Woman weeks away from new kidney in limbo after Memorial Hermann shuts down transplant program

Kellie Clark was just weeks away from getting a long-awaited kidney transplant when Memorial Herman made a shocking announcement. 

"So close. Like insanely close. It was like a bad joke. I didn't believe it," she said.

PREVIOUS COVERAGE: Memorial Hermann's Texas Medical Center liver transplant program inactivated

She didn't get a call or an email. She saw an article online saying that Memorial Hermann inactivated their liver and kidney transplant programs. 

"It was devastating. It was just gut-wrenching. We had been waiting and so hopeful," she said. 

Clark was diagnosed with a kidney disease at age 11 and has been battling it all her life. A few years ago, it took a turn for the worse. She started dialysis and got on Memorial Hermann's liver transplant wait list. 

After many tests, days and dialysis treatments, she found out her best friend was a match. Finally, all they had to do was wait for the call to schedule surgery. 

"I put so much into this other program at Memorial Hermann it was a waste almost," she said. 

The call never came, the announcement did instead. Memorial Hermann said in a statement they inactivated their liver transplant program due to irregularities with their donor acceptance criteria. 

The full statement is as follows: 

Memorial Hermann is dedicated to the health and well-being of every person we serve and takes seriously our commitment to patient safety. We have voluntarily inactivated the liver transplant program at Memorial Hermann-Texas Medical Center due to notification of a pattern of irregularities with donor acceptance criteria within the United Network for Organ Sharing (UNOS) transplant information database for patients awaiting a liver transplant. Memorial Hermann’s investigation is ongoing, and we continue to cooperate fully with all regulatory oversight agencies. We have confirmed that the irregularities were limited to the liver transplant program and did not impact any other transplant program.  However, because there is a shared leadership structure over both the liver and kidney transplant programs, we have made the very difficult decision to voluntarily inactivate the kidney transplant program as we evaluated a new physician leadership structure. We are working with all impacted patients and families from both the liver and the kidney transplant programs to ensure that they have the care and support that they need. Our primary commitment has always been to provide quality care to our patients, and it is with that in mind that we have made this difficult decision.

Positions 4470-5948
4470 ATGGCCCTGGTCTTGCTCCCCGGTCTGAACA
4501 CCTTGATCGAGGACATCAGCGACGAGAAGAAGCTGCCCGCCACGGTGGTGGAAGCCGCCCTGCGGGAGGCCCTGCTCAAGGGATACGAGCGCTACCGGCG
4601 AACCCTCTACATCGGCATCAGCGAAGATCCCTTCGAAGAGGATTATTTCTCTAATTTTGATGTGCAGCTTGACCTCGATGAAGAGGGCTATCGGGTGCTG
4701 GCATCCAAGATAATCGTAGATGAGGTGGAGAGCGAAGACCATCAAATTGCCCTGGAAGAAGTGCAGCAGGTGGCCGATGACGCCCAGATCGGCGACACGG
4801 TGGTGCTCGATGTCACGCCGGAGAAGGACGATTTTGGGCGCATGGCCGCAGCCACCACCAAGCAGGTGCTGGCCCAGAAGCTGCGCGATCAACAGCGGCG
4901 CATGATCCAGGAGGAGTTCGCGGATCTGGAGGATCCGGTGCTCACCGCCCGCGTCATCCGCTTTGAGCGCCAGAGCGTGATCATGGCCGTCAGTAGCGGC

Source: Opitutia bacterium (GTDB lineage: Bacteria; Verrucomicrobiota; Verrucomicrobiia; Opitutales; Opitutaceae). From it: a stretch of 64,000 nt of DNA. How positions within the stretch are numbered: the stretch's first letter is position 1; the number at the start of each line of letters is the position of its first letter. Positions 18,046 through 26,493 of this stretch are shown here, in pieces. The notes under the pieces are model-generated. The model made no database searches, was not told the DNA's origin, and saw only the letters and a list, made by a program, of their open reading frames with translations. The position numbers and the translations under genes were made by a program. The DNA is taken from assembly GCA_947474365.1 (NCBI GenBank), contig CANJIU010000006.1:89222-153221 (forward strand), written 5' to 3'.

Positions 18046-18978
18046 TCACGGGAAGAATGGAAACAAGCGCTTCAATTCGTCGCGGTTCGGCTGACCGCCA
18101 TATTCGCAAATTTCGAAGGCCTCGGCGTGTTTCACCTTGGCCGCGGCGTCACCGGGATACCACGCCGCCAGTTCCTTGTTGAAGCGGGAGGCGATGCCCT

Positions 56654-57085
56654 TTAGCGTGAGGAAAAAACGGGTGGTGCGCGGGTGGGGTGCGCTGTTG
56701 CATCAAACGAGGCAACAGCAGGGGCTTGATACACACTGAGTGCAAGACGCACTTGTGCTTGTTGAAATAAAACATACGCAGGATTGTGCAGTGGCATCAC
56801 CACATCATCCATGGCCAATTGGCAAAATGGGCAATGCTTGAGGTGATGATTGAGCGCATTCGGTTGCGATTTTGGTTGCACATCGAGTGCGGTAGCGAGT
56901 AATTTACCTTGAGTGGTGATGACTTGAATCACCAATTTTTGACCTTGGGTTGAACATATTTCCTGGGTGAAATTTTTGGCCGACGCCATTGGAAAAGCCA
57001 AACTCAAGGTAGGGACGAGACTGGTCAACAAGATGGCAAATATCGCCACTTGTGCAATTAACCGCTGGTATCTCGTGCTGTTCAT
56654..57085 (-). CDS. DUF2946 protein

FOX 26 Houston is now on the FOX LOCAL app available through Apple TV, Amazon FireTV, Roku, Google Android TV, and Vizio!

"It's a little scary, like what if I had gone through their program, something was going on, and I was affected by that," said Clark. 

FOX 26 reached out to Memorial Herman with several questions around these "irregularities," how many patients are affected, and what might happen to the patients who are on the waitlist. They have yet to respond. 

Clark says she was referred to Houston Methodist, who confirmed they are helping some of the patients. 

They released the following statement:

"Houston Methodist has one of the largest transplant programs in the country and has the capacity to accommodate additional patients needing liver and kidney transplants. We are committed to helping in any way we can be sure those listed for transplant get the proper care and support they need at this time. Houston Methodist has 1,244 kidney transplant patients on our list now, and we are committed to providing a smooth transition for additional patients in the process of getting a living donor kidney. We also have received a few calls from liver patients and we are actively working to get them into the program now."

While Clark is very grateful she has a donor, she says the life expectancy after starting dialysis is about five years.

 "The clock is ticking, I feel. Even a few more dialysis treatments is a big deal."

She encourages patients in her shoes to be proactive and call their transplant coordinator. 

"Be patient. We will get a transplant. That's what I believe for all of us," she said. 

The U.S. Department of Health and Human Services is investigating. They released the statement below:

"At the U.S. Department of Health and Human Services, we acknowledge the severity of this allegation. We are working across the Department to address this matter now. We are committed to protecting patient safety and equitable access to organ transplant services for all patients. We are working diligently to address this issue with the attention it deserves, including work at the Health Resources and  Services Administration (HRSA) through the Organ Procurement and Transplantation Network (OPTN) and the Centers for Medicare & Medicaid Services (CMS) – which are deploying on site to investigate. Working with our federal and state partners, HHS will pursue all appropriate enforcement and compliance actions to the fullest extent available under relevant regulations and policies to protect the safety and integrity of the organ procurement and transplantation system."